The thing is that, in the early versions of it have shown to be incredibly effective. And the reason is because the T-cell is about as powerful a killer as you can get. That … that’s what kills things. They are really powerful little guys. And so they work really well. The problem is they work in a subset of cancers and we don’t know how to get them to the rest yet. People are working on that. And then there’s also a lot of potential for toxicity because now you’re putting them back in the body. And so, like we talked about before, the toxicities, the potential for what those cells can do besides just kill the tumor, is there.
So learning how to control that when you put them back. Learning how to control it once they are back in the body is another area of engineering that’s going on right now.
Brett: That’s crazy. Sounds like science fiction or something.
Diane: Well, it can sound even worse if you … I’ll just tell you that one of the ways that they do the genetic engineering is with a virus. You basically infect them with a virus. That sounds even worse, but it’s all controlled.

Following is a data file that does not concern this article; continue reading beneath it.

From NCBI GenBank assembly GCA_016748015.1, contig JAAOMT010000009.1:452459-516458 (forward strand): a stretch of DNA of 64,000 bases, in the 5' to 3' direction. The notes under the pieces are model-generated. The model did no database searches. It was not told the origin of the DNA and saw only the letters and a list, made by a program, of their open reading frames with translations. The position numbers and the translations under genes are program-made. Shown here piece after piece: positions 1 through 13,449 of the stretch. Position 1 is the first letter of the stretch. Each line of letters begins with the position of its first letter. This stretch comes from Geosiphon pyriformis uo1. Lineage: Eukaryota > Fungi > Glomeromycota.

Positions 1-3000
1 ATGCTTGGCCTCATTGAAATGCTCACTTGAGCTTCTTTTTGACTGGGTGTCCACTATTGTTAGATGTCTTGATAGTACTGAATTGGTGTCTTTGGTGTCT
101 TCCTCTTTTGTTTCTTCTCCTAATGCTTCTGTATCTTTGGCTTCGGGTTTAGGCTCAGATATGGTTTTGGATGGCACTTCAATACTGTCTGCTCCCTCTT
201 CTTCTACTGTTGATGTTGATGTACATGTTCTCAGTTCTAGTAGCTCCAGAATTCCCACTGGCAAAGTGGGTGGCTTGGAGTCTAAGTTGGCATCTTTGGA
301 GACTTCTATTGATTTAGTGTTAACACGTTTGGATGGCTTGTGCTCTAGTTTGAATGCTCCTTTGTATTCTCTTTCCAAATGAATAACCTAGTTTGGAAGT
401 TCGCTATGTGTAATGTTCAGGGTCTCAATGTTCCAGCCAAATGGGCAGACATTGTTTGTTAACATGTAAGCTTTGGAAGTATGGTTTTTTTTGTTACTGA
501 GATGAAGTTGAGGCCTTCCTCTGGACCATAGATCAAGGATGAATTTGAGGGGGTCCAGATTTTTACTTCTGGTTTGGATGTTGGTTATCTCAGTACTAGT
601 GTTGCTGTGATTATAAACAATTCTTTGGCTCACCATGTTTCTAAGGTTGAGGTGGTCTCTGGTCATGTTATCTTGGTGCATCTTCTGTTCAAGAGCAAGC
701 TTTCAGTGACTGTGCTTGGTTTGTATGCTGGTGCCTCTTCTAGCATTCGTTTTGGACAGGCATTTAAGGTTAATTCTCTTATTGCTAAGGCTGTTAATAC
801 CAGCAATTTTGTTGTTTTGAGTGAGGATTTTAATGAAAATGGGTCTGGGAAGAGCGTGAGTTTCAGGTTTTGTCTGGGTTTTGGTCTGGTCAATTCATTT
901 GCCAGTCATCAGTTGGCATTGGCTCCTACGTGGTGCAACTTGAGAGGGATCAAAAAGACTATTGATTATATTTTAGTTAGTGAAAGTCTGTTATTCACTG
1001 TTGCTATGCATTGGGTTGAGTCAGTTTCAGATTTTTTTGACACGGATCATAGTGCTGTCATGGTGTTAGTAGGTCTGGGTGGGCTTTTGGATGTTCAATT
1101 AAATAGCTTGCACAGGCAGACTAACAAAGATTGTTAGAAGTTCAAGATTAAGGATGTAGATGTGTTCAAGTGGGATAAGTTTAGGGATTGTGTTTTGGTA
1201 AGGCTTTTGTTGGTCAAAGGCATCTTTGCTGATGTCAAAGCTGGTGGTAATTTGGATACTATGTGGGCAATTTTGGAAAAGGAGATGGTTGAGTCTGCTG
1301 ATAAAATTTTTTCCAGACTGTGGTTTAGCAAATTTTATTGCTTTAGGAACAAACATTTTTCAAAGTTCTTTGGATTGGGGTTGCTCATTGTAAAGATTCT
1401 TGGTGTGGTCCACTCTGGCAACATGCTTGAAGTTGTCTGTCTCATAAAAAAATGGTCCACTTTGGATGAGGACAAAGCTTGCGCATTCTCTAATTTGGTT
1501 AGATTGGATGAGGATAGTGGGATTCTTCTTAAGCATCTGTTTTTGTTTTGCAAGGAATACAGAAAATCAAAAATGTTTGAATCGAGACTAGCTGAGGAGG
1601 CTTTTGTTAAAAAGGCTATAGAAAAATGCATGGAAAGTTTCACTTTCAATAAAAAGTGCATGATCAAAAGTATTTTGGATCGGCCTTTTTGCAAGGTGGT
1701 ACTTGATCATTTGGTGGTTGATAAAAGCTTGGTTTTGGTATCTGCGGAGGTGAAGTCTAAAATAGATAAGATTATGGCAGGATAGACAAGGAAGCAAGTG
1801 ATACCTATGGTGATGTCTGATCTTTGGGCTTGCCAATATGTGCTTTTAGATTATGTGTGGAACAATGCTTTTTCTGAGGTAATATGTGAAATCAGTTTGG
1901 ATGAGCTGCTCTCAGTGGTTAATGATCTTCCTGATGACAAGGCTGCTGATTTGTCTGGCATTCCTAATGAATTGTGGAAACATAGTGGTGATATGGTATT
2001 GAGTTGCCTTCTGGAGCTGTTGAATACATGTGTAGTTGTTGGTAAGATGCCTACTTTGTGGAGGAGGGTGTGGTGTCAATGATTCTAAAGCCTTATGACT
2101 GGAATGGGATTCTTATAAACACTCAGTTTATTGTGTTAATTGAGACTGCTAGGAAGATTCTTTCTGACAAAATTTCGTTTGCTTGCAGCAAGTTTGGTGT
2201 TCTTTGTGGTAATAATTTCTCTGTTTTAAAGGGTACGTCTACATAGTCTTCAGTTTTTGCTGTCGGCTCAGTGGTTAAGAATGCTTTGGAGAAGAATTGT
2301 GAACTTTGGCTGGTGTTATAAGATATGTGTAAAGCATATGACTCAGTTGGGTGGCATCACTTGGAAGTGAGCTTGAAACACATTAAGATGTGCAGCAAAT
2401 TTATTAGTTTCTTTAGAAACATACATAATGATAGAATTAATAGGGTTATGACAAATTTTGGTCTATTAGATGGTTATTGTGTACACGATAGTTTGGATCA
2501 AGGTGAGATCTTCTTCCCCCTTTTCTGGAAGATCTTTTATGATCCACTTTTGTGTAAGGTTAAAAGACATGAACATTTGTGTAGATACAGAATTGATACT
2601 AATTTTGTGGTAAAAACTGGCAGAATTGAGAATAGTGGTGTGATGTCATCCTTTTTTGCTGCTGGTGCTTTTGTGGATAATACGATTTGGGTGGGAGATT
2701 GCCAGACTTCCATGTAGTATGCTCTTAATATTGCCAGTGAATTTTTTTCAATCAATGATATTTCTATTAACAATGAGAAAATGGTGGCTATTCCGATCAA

Brett: This may sound stupid, but isn’t that like when you get your flu shot? Aren’t they putting the virus into your body to … am I saying that incorrectly?
Diane: You’re saying that right.
Brett: Is it along the same idea, or no?
Diane: Well, in the flu shot, in the flu shot, what you are doing is you’re serving it up … you’re serving a bit of the flu up to your immune system to recognize. And it’ll eat it up and tell all its buddies, “If you see this, get rid of it.” So when you get the flu, “Oh, we’ve already seen you, you’re out of here.” And they’ll kill it.
With the CAR-Ts, what it is, it’s the T-cells themselves. Those cells are … your flu shot is teaching? Instead of putting the flu shot in your body to teach it, we’re taking those T-cells out and we’re changing what they recognize. So instead of recognizing the flu shot you got last week, we’re putting something into them, so that they recognize the tumor, and putting them back.
Brett: But you can’t necessarily control them once they are in there? Is that what you’re saying?